Each patient was initially put in the supine position on the catheterization table with a Vac-Lok fixation device (CIVCO Medical Solutions, Orange City, IA), opposite from the C-arm of the X-ray machine (Fig. 1a) . As shown in Fig. 1b, the left radial artery (RA) was selected as the vessel access site with the R2P system (Terumo, Tokyo, Japan). This device has been developed and specialized for treatment of lower-extremity PAD via radial access . A sheath was inserted into the left RA, either a 7 Fr 16-cm long R2P Glidesheath® slender sheath (Terumo, Tokyo, Japan) or a 6 Fr 119- or 149-cm long R2P Destination slender sheath (Terumo, Tokyo, Japan). The 7 Fr R2P Glidesheath slender sheath has a thin-walled layer, and the outer diameter is the same size as that of current 6 Fr sheaths . To position the 7 Fr R2P Glidesheath sheath, a 7 Fr 120-cm long R2P SlenGuide guiding catheter (Terumo, Tokyo, Japan) needs to be inserted into the sheath and advanced to the right or left iliac artery using a 0.035 inch Rafifocus stiff J-shaped 380-cm long guidewire (Terumo, Tokyo, Japan). This guiding catheter also has a thin-walled design and thin inner lumen to accommodate balloons or stents . The 6 Fr R2P Destination slender sheath is relatively new. It has been developed for radial access, and it is specifically designed to have greater flexibility and tracking . The 6 Fr R2P Destination slender sheath needs to be directly advanced into the right or left iliac artery, if possible, and into the femoral artery with a 0.035 inch Rafifocus stiff long guidewire. After the vascular access procedure was completed, the patient’s upper body was fixed at a 45° angle (so-called Fowler’s position) with a Vac-Lok fixation device (Fig. 1c, d).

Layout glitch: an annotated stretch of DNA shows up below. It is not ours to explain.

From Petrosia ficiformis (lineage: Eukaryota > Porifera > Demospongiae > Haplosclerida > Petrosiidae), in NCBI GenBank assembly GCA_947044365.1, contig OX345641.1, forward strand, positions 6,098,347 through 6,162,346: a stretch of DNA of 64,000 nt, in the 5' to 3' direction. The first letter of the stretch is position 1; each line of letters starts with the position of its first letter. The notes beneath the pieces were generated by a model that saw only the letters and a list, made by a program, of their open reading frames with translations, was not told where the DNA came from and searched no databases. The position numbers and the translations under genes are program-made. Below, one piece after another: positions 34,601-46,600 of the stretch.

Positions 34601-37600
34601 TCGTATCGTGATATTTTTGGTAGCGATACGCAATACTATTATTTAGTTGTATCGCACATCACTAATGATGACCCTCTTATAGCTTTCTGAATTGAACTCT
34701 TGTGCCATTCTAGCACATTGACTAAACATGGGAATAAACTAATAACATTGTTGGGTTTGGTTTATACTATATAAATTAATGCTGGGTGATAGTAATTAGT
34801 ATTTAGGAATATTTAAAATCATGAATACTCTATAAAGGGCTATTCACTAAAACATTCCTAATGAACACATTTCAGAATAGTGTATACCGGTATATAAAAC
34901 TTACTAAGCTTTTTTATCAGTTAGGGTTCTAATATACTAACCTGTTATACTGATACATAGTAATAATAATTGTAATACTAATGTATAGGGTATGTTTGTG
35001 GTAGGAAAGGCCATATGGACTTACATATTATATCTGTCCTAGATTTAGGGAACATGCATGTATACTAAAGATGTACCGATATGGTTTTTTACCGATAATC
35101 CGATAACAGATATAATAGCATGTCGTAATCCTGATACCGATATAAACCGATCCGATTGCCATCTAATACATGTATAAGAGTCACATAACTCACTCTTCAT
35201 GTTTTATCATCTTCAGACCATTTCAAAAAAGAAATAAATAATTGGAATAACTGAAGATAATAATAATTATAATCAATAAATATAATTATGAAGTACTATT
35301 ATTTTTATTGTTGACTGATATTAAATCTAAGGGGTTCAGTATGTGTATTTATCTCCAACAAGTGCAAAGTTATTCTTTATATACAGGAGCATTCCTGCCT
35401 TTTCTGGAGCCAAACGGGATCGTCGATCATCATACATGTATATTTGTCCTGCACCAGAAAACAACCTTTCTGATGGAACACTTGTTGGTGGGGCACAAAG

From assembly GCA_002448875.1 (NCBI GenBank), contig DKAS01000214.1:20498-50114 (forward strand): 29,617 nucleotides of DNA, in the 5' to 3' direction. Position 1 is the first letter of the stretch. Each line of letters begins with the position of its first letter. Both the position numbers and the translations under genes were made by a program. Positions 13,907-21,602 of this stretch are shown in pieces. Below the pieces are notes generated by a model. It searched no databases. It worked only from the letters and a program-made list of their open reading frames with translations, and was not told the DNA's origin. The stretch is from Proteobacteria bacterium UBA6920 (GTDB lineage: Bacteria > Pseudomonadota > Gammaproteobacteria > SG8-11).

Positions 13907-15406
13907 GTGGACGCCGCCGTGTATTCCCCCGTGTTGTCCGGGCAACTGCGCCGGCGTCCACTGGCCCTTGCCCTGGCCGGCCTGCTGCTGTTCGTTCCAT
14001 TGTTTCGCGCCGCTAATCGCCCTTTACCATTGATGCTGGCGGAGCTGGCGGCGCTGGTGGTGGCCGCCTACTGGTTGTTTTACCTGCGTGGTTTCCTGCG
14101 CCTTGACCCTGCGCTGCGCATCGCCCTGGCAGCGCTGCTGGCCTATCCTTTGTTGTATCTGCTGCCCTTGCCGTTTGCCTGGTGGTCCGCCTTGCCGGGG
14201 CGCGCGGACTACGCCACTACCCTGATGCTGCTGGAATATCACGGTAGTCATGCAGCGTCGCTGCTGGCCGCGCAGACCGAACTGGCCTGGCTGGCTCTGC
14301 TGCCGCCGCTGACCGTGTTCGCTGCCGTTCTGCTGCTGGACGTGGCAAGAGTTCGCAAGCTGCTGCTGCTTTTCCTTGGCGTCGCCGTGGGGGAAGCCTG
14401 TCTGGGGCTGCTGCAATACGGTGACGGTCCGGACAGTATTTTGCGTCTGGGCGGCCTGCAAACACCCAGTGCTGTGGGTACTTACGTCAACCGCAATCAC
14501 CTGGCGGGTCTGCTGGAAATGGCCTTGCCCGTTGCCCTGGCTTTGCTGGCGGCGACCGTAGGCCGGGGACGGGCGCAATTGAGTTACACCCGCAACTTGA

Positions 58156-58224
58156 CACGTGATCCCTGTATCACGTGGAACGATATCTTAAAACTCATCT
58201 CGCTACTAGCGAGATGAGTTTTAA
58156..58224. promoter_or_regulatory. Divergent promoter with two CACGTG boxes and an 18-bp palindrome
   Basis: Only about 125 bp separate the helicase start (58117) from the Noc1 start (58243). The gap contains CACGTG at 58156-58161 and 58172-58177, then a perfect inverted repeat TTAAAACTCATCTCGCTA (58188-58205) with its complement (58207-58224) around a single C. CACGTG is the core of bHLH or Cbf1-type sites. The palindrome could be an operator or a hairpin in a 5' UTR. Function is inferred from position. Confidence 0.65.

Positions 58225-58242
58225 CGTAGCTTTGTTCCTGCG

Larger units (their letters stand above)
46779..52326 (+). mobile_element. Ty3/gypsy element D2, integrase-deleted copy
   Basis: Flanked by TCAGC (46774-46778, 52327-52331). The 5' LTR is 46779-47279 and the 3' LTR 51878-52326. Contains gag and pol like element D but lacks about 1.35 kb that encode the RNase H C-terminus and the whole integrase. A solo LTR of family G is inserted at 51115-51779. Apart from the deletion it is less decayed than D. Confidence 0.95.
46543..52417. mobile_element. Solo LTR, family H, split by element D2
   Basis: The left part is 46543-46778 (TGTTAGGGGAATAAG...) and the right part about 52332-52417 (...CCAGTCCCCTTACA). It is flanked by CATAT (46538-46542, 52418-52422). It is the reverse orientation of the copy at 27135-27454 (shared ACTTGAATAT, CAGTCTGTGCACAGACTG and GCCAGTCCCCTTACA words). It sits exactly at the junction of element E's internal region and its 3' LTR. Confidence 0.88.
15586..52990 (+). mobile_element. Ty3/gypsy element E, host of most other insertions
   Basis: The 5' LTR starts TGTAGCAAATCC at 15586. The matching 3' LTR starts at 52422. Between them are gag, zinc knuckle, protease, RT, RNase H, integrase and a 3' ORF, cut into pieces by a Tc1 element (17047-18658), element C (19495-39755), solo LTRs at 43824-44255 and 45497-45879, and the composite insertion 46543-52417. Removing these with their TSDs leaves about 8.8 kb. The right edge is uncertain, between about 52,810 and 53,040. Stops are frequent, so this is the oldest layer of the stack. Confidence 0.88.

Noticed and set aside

A 75-year-old Japanese female (height: 150 cm; weight: 43 kg) was emergently admitted to our hospital for worsening HF due to ischemic cardiomyopathy, with a left ventricular ejection fraction less than 35%. The patient had a medical history of diabetes mellitus and smoking. She had been diagnosed with PAD at 73 years of age, and she underwent amputation surgery above the left knee owing to ischemic and diabetic necrosis 1 year prior. Although her symptoms for HF had improved after resting in Fowler’s position and treatment with diuretics, beta blockers, and angiotensin-converting enzyme inhibitors, she complained of rest pain in her right lower leg 1 week after admission. Physical findings showed absent pedal pulses, and shiny smooth, pallor, cold skin of the right leg. The ankle-brachial index (ABI) was unmeasurable at rest. A computed tomography (CT) angiogram showed chronic total occlusion (CTO) of the right superficial femoral artery (SFA) and left external iliac artery (Fig. 3a). She was diagnosed as critical limb ischemia (clinical limb stage: Fontaine III). We decided to perform PVI for revascularization of the right SFA during this hospitalization because of severe pain uncontrolled by pain relief medicines. We considered that she would still need to be in Fowler’s position on the catheterization table during PVI to prevent worsening HF. After insertion of a 7 Fr R2P Glidesheath slender sheath and advancement of a 7 Fr 120-cm long SlenGuide catheter into the right iliac artery, the patient was fixed in Fowler’s position with the Vac-Lok fixation device (Fig. 2a). Initial angiography showed total occlusion of the left SFA from the ostium to the distal portion (Fig. 3b). We advanced a 0.014 inch Halberd guidewire (Asahi Intecc, Nagoya, Japan) with a 2.5 Fr 150-cm long Corsair Armet microcatheter (Asahi Intecc, Nagoya, Japan) into the right SFA. We successfully crossed the wire into the CTO lesion of the right SFA, and we dilated the lesion with a 4.0–100 mm Metacross rapid-exchange balloon catheter (Terumo, Tokyo, Japan) (Fig. 3c). After predilation, we implanted two rapid-exchange 6.0–100 mm R2P Misago stents (Terumo, Tokyo, Japan) with a 200-cm long shaft system in the CTO lesion of the right SFA (Fig. 3d). Following postdilation of the stents with a 5.0–100 mm Metacross balloon catheter, we confirmed favorable blood flow below the right knee without residual stenosis and dissection (Fig. 3e). The guiding sheath in the right iliac artery and the sheath in the left RA were withdrawn and the puncture site was managed via continuous compression using TR Band (Terumo, Tokyo, Japan), a hemostasis device used for transradial catheterization. We did not use vasodilators, and we had no access site-related complications. HF did not worsen during PVI nor in the postoperative period. The ABI had improved to 0.78 in the right leg, and she was discharged 1 week after her PVI. At 6 months after PVI, she was completely free from pain in her right lower leg. ABI at rest of the leg maintained a relatively good level (0.72) and chronic HF had been well managed medically.